Rewilding Your Attention

There's a great Twitter thread from Tom Critchlow that responds to the narrative of the “status game” being played online. In particular, Tom is responding to the variation on the narrative portrayed in this piece by Ali Montag about how writing online takes becomes this “Inner Ring” a la C.S. Lewis (source).

The thread within Tom's thread I want to pull on is this:

But if all you read and follow are mainstream and “inner circle” folks then you're only going to see the status and celebrity game.

You'll desire audience and reach and think that writing in fast company is success...

When the reality is that you can rewild your attention, and follow blogs and people writing small weird things.

You can find your group, you can forge real connections. And writing, working in public helps! It's a tiny weird signal.

That phrase — rewild your attention — hits home with me. It explains much of the development over the past couple years with my relationship towards blogging. A lot of the readers & writers I've come to know exist within the bandwidth of tiny weird signals, especially within the community surrounding There are so many great people I've met in that network who are writing those small weird things Tom mentions — more than I can count. I am grateful that I acknowledged and traveled closer towards this signal when I did. It shaped not only my trajectory as a writer but also within the field of technology I work in today. Now that signal is something I don't think about. It's my day-to-day online existence.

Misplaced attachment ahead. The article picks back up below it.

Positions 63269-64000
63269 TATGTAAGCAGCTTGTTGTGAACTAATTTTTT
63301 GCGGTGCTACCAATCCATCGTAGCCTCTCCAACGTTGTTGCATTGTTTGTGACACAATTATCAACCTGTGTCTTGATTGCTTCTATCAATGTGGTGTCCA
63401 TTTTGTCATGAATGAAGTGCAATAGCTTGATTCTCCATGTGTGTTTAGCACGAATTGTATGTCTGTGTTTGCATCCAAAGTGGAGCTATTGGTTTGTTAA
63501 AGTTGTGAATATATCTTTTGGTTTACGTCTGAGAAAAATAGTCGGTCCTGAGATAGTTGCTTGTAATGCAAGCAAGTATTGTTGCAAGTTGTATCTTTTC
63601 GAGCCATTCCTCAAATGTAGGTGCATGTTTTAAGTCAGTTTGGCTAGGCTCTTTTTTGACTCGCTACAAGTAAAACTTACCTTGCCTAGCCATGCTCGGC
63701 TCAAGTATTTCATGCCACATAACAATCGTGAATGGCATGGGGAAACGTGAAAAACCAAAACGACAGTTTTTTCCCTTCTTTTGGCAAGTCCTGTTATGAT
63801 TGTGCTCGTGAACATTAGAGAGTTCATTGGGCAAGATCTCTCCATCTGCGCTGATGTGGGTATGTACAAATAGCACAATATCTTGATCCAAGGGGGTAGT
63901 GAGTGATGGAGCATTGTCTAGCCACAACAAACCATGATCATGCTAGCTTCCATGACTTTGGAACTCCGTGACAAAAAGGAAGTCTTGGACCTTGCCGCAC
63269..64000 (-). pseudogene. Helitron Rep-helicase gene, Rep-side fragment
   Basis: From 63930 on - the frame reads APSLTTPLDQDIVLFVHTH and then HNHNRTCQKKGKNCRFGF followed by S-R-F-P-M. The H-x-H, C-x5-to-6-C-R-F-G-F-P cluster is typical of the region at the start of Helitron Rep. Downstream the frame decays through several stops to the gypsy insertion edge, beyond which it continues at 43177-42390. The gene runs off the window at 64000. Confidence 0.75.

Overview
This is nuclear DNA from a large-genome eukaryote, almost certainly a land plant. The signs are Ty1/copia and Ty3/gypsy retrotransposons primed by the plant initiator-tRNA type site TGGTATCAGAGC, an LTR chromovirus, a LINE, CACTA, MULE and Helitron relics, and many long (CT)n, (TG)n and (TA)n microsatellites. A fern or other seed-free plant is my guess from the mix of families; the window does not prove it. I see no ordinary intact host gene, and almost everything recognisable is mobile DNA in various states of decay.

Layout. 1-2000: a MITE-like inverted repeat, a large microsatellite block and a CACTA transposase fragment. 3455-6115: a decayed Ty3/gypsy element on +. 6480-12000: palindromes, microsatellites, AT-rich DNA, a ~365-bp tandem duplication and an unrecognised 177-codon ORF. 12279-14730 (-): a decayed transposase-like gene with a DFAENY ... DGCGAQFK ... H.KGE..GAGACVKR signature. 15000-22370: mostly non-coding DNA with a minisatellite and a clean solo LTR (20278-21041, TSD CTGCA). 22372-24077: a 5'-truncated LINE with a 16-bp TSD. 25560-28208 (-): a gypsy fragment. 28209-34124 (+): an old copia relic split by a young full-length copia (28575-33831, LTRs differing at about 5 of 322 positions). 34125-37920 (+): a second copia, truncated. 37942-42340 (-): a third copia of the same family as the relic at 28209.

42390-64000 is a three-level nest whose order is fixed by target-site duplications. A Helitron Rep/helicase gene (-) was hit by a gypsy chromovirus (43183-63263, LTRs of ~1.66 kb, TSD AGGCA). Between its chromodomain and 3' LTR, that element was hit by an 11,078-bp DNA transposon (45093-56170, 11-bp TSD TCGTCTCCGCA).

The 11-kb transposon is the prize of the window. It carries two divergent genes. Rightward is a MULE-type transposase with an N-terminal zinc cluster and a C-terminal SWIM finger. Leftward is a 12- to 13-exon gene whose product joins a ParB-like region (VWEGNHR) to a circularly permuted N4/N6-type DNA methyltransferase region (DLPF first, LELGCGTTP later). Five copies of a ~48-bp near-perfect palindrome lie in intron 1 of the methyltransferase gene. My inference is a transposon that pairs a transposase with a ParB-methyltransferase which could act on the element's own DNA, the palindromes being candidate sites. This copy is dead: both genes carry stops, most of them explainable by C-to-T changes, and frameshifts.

But the signal can fade. Tom's message makes me realize that rewilding attention is an active practice. One must not only pursue those tiny signals but share them as well, whether that means writing about them on your blog or by word of mouth. The only way the tiny signal can keep on resonating throughout the web is if we keep passing it on.